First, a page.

The Lafayette Parish School Board took a step Wednesday to place a property tax renewal on a fall ballot.

The board voted to give public notice that it will meet on Sept. 2 to consider approving a resolution that calls for its existing 7.27-mill property tax to go before voters on the Nov. 21 ballot.

Board members Elroy Broussard, Justin Centanni, Britt Latiolais, Tommy Angelle and Jeremy Hidalgo attended the meeting and voted in favor of publishing the public notice. Board members Dawn Morris, Erick Knezek, Mary Morrison and Tehmi Chassion were absent from Wednesday’s special meeting.

The 7.27-mill property tax comes up for renewal every 10 years and has been on the rolls for more than 40 years. The tax generates $13 million annually and covers operational expenses, such as maintenance, utilities, salaries and benefits.

Following the special meeting, the board’s finance committee met to consider amending the budget to cover the expense of updating the school system’s facilities master plan. The plan was completed in late 2010 at a cost of $900,000.

The firm CSRS Inc., of Baton Rouge, developed the master plan in 2010 and submitted a $25,000 proposal to update it and create a priority list of projects and estimated costs. Centanni, the finance committee chairman, questioned the cost of the update as sales tax collections appear to be down, affecting the budget.

“Do you have $25,000 to cut from the budget,” Centanni asked Kyle Bordelon, the school system’s facilities planning director.

Bordelon said he could review the project list within the capital improvement fund to try to identify $25,000.

The committee agreed to recommend that the board update the list with the help of CSRS despite concerns about duplicated work. The board recently hired a demographer to help identify where schools may need to be expanded. The board also recently agreed to set aside at least $10,000 to hire an architect for a feasibility study to possibly replace Lafayette High.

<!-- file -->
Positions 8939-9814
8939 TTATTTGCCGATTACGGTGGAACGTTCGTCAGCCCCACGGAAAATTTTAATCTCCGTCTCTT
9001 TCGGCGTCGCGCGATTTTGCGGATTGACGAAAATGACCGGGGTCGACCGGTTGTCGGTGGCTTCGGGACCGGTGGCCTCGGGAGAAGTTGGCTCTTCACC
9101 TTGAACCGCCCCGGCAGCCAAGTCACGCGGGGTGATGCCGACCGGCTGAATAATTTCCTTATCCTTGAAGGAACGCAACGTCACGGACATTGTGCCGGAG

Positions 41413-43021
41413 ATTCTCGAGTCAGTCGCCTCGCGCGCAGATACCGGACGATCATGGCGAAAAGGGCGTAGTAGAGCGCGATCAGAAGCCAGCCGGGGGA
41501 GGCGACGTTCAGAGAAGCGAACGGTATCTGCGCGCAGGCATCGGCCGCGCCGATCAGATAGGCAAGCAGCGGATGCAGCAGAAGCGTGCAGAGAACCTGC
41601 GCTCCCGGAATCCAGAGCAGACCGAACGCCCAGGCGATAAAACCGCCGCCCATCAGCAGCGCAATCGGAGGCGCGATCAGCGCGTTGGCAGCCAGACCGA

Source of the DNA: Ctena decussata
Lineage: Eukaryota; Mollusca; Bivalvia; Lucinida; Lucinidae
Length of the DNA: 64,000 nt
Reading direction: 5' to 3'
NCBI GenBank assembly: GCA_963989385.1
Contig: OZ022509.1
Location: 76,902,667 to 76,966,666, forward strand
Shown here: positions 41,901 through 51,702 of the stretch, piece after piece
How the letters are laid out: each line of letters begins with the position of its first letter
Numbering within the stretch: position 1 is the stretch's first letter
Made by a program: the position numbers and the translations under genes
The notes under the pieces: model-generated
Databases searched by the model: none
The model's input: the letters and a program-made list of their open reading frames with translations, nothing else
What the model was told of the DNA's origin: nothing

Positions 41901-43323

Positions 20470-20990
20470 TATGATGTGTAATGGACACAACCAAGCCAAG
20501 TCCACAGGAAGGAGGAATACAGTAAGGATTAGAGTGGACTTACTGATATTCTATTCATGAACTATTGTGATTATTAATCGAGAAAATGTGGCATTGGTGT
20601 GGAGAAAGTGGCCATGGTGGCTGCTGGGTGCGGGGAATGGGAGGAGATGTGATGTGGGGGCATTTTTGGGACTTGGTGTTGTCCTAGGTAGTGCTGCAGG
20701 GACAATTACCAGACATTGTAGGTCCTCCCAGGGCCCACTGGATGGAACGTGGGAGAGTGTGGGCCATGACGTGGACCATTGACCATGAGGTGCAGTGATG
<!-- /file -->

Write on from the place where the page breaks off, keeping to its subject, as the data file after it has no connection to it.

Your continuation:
Superintendent Donald Aguillard said updating the project list — done by professionals — is needed so the school system knows where its immediate needs are and to also present priority projects to the public if the board decides to seek a tax.

Aguillard has not shied away from tax talks, saying the board will need to consider new revenue to address facility needs. At a recent public forum with the Acadiana Press Club, Aguillard said a tax proposal could go to voters as early as the spring if the board made decisions in the coming months about a spring election.

Aguillard told the committee that CSRS has indicated it can perform the review and present an update by the first board meeting in October.

The board recently voted to sell $10 million in bonds to buy buses and to get the initial legwork for the planning of a new high school in southern Lafayette Parish off the ground. The board plans to build a high school on property it owns in Youngsville. In June, the board approved funding the high school construction and funding construction to expand at least three other schools through a $94 million bond sale. The extent of the expansion plans will depend upon how much money is left over after the first phase of construction for the high school.

The finance committee also heard a presentation on risk management services available from the international firm Arthur J. Gallagher & Company.

A local representative of the company, Nancy Sylvester, discussed the types of coverage that Gallagher provides, including plans for disaster management and violent and malicious acts.

Centanni, committee chairman, said the presentation was scheduled weeks ago, and is unintentionally timely given last week’s movie theater shootings. Sylvester said Lafayette Consolidated Government is her company’s client and detailed the support the company has provided through Disaster Management International, a disaster response company that has helped the city with its response to the tragedy and also set up a family information center.

Sylvester said she believes Lafayette is the first city to set up a counseling support center for the entire community and not just victims and their families.

The center is open in the old Whitney bank building at the corner of Lee Avenue and Jefferson Street downtown from 8 a.m. to 8 p.m. daily. The services are provided at no charge and no appointment is necessary.

The company counts among its other clients the school boards in Calcasieu, Caddo, St. Tammany, Jefferson Davis, Vermilion and Bossier parishes.

No recommendations were made by the committee on the matter.

Follow Marsha Sills on Twitter, @Marsha_Sills.